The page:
I think the Liberals should man up and commit to an upper limit of 25 Million on Australia’s population. We can easily do this by drastic reductions in immigration as Australia has a flatline domestic population growth.

  • 37
    Michael
    Posted Monday, 17 October 2011 at 3:37 pm | Permalink

    Isn’t it lovely to see the full gamut of Crikey FRUIT LOOPS out today.
    Al bare arsed and snotty nosed, running around with flowers in their hair, rose on their cheeks & smoke up their arse.
    You are a sight to behold brothers & sisters and as usual very consistent - not one sound argument amongst you.
    Fran Bailey step up please kid and bring some real crazy into this jolly forum.

  • 38
    John Bennetts
    Posted Monday, 17 October 2011 at 3:38 pm | Permalink

    Jimmy: That increase in education levels better start with TTH before moving onto India. Address the biggest problem first.

    TTH: Population levels will come down in one of two ways.

    First: Education, physical security, social security (eg pensions) and access to reliable and plentiful energy are the tested and proven means by which to achieve voluntary ZPG. No statistical effect will be noticeable for the first 50 years or more, due to increasing life expectancy and decreasing infant morbidity.

    Second: War, pestilence, famine, depletion of resources (cf Flannery’s “The Future Eaters and Jarred Diamond’s “Collapse”). Effects will be noticeable, immediate and brutal.

    Clearly, you are advocating the second option, because otherwise, the global 9 billion mark is already locked in.

  • 39
    Jimmy
    Posted Monday, 17 October 2011 at 3:40 pm | Permalink

    TTH - “I think the Liberals should man up and commit to an upper limit of 25 Million on Australia’s population. ” And what do we do when we get to 25m? Is it one in one out from then on? Sorry Grandpa but I just got pregnant so you have about 9 months before we have to knock you off unless you leave the country.

    Why are the left obsessed with Carbon Emissions?” My point was that in order to get there standard of living up they will have to keep growing their Carbon emmissions, an argument from the right is that why should we cut ours until they have cut theirs, but your argument is that we will cut their emmissions and many other things if we cut their population growth which is best achieved by increasing their standard of living. So my question still stands should we actively assit them to raise this standard of living and if not what should we do?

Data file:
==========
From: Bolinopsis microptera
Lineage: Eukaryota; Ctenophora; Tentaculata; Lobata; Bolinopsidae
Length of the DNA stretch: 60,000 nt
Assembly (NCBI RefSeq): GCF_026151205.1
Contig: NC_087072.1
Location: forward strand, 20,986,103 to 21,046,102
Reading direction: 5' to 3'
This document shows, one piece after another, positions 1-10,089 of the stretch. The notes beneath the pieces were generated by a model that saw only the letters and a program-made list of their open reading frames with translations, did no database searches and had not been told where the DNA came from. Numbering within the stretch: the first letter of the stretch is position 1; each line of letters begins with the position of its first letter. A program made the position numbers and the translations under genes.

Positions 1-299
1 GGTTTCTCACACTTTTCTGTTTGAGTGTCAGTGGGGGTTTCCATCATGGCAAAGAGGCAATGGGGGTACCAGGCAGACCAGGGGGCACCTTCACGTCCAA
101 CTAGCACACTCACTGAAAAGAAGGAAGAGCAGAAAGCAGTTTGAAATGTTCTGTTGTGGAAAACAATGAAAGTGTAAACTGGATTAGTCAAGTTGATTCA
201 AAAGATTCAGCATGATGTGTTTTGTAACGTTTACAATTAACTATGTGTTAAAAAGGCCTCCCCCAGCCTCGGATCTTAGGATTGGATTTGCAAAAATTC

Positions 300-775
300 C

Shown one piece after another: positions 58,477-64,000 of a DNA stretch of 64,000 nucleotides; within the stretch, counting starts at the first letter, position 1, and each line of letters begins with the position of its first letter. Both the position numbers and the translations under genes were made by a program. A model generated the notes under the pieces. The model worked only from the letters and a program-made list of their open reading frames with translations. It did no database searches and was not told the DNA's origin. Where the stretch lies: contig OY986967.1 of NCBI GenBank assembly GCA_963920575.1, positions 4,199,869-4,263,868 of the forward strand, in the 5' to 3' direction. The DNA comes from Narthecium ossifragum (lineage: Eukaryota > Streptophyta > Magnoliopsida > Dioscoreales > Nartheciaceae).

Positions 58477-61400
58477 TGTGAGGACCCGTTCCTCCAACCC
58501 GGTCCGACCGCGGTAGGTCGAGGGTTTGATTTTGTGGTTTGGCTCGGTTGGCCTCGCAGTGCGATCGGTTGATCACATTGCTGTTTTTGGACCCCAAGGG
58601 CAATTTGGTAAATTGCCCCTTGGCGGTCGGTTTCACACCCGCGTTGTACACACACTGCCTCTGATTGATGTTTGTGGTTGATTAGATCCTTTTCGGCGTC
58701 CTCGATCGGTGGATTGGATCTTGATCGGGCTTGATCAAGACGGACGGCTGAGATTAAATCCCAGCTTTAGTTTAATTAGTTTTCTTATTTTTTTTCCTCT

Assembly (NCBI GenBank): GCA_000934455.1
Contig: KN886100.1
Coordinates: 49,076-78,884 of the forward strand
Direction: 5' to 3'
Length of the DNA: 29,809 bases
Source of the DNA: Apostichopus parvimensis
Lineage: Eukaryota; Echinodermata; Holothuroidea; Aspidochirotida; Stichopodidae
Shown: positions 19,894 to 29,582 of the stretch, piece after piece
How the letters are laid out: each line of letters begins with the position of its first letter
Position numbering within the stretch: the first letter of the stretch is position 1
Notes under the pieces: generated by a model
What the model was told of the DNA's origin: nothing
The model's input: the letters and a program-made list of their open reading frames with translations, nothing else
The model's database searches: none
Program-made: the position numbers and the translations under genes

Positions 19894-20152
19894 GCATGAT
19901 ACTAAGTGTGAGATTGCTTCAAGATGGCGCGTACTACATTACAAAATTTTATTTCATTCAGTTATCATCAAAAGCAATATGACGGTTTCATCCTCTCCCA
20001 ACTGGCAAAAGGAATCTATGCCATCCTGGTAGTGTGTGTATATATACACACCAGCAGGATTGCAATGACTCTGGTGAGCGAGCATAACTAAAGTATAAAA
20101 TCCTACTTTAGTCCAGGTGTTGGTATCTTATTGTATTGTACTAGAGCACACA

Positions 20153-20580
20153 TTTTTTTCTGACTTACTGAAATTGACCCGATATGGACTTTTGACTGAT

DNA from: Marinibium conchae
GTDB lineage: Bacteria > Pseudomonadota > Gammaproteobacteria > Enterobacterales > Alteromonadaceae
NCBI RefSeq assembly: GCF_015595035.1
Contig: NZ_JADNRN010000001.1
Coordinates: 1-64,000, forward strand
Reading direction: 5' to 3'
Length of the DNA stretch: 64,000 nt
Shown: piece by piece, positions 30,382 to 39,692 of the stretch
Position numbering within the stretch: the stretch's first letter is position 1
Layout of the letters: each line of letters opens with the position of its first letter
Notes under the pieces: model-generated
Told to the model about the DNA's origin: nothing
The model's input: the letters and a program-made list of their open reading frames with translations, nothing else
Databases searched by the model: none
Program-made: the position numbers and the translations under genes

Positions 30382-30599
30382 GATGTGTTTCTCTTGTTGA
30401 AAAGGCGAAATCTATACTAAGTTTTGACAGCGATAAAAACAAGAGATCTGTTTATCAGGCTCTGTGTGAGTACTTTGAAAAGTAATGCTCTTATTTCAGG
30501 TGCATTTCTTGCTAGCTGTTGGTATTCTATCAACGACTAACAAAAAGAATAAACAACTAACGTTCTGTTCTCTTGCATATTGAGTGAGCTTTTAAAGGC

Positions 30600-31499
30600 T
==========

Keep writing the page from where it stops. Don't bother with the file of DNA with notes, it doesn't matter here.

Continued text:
SB - still waiting on that evidence!

  • 40
    Jimmy
    Posted Monday, 17 October 2011 at 3:46 pm | Permalink

    SBH - “As to polls, today’s ABC reporting and analysis of last week’s events was a prime example of how unhelpful Australian media have become” Another example is how they select whichever part of the poll suits their “narrative”. In days gone by all that got reported was 2PP, now if the govt picks up in the 2PP as happenned today, they focus on the preferred labor leader or the primary vote or whatever other ridiculous thing was polled. The other way to go for them is to just focus on the number, with no mention of a reduction or increase.

    But apparently this is all very important.

  • 41
    GocomSys
    Posted Monday, 17 October 2011 at 3:47 pm | Permalink

    I complimented Crikey earlier on another thread for not “headlining” latest opinion poll results by our five competing pollsters! I’ll take it back!
    Suggest:
    Why don’t we have one political “scorecard” poll provided by each individual pollster every weekday morning and several other opinion polls on various other subjects scattered during the week?
    Why not do it as a matter of cause together with the latest rate of the Aussie $ and other “business” and “finance” data?
    And while we are at it why not make it official and let the media and vested interests run the country? They are doing it already anyway.
    Are some of us still discussing whether climate change is real or not? Are we her in OZ totally deranged? It seems like it.
    By the way I enjoyed some of the enlightened comments earlier.
    Unfortunately lots of “dummies” are out again today and they spoiled it somewhat!

  • 42
    David Allen
    Posted Monday, 17 October 2011 at 3:50 pm | Permalink

    TTH

    I have considerably sympathy with your views re population.